Trump Blasts GOP Spending Plan

WASHINGTON (AP) -- Raising the specter of a government shutdown in just 10 days, President Donald Trump complained Thursday that a spending plan pushed by congressional Republicans is "ridiculous" because it does not include funding for a border wall with Mexico.

Trump tweeted that he wants to know "where is the money for Border Security and the WALL in this ridiculous Spending Bill." He added that "REPUBLICANS MUST FINALLY GET TOUGH" against Democrats he said are obstructing law enforcement and border security.

Trump's outburst could complicate efforts by GOP leaders to avert a partial government shutdown at the end of September and put off a potentially messy fight over border funding until after the midterm elections in November.

The Senate on Tuesday approved a bill that funds the military and some civilian agencies for the next year and provides a short-term fix to keep the government open through Dec. 7.

The stopgap bill would not address Trump's long-promised wall along the U.S.-Mexico border, although separate spending bills being considered in the House and Senate provide funding for the wall. GOP leaders have said they prefer to resolve the issue after the Nov. 6 elections.

Trump cited an opinion column by Sen. David Perdue, R-Ga., blaming Democrats for the failure to fund the wall.

While Congress has made progress on spending bills, GOP leaders decided to roll their unfinished work into a package tied to defense funding and "call it a day until December," Perdue said.

"This a total sleight of hand. It is caving to Senate Democrats who are doing everything they can to derail President Trump's agenda, including funding for border security and the wall," Perdue wrote in the Washington Examiner.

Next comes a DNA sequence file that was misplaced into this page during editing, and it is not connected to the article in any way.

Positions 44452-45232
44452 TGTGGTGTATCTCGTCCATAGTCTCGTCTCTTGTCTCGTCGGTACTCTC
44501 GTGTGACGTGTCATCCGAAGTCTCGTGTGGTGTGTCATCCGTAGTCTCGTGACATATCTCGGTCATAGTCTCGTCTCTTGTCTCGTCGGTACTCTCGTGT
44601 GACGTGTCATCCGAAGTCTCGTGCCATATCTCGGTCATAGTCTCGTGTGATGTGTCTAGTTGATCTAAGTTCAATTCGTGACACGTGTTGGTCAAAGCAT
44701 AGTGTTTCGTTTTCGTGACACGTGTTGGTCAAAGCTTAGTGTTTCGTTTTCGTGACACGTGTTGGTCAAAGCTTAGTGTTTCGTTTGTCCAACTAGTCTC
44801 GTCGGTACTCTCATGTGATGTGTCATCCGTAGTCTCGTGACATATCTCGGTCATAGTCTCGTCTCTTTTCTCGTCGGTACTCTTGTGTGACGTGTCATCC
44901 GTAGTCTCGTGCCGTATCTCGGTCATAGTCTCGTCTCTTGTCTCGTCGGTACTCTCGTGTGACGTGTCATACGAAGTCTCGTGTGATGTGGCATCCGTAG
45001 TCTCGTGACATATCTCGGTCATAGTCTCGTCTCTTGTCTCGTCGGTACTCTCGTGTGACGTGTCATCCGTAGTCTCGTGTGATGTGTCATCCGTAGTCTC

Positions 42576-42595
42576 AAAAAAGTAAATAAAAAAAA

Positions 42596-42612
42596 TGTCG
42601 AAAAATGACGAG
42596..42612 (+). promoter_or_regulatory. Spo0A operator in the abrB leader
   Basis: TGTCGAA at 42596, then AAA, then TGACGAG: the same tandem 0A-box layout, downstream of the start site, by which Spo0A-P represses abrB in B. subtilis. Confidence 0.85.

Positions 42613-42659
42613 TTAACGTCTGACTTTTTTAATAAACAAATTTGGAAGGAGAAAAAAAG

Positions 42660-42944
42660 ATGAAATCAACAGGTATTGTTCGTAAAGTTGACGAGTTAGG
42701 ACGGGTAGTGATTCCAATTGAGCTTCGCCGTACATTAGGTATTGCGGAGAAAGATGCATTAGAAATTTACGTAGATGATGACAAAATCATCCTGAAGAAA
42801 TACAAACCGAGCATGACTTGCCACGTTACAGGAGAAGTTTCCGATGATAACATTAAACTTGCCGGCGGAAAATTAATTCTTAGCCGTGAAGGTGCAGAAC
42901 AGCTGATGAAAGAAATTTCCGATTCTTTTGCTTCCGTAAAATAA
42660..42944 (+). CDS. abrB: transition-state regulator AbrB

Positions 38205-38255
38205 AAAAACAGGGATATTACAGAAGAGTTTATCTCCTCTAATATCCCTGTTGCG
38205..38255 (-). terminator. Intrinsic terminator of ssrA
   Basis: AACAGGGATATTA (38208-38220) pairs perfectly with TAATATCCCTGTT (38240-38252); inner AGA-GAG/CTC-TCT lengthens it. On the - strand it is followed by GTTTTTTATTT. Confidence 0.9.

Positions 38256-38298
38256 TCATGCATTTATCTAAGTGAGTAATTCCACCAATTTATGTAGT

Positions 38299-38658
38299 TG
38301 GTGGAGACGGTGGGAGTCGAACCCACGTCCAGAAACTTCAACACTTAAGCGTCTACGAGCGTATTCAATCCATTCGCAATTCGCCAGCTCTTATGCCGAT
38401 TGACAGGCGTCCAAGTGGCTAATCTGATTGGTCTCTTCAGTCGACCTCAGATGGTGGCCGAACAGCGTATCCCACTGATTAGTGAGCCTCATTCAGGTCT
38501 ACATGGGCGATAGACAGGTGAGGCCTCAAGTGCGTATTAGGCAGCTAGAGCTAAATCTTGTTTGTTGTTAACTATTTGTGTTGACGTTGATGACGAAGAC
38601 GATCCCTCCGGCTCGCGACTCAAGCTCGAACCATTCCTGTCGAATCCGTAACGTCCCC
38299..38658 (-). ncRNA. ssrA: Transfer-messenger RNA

Perdue was one of seven senators who opposed the stopgap bill approved by the Senate. The House is expected to approve the bill next week, days ahead of a Sept. 30 deadline for a government shutdown.

A Republican congressional aide, who was not authorized to speak publicly and asked not to be identified, dismissed Trump's tweet as "just saber-rattling" and said it would not derail efforts to avert a government shutdown at the start of the new budget year Oct. 1.

"We believe we are still on track with respect to the president signing both appropriations conference reports" that fund a range of agencies and keep the government open through Dec. 7, the aide said.

While Trump vented on Twitter, he privately assured aides Thursday that he would sign the spending bill, said an administration official who was not authorized to speak publicly and sought anonymity.

Indeed, despite Trump's frustration, his tweet hints he will eventually sign the stopgap bill by asking where money for the wall will come from "after the Midterms?"

A bill being considered in the Senate allocates $1.6 billion for Trump's wall next year, far short of the $5 billion that Trump is seeking. A bill approved by a House committee includes $5 billion for physical barriers and associated technology along the U.S. southern border.

(KA)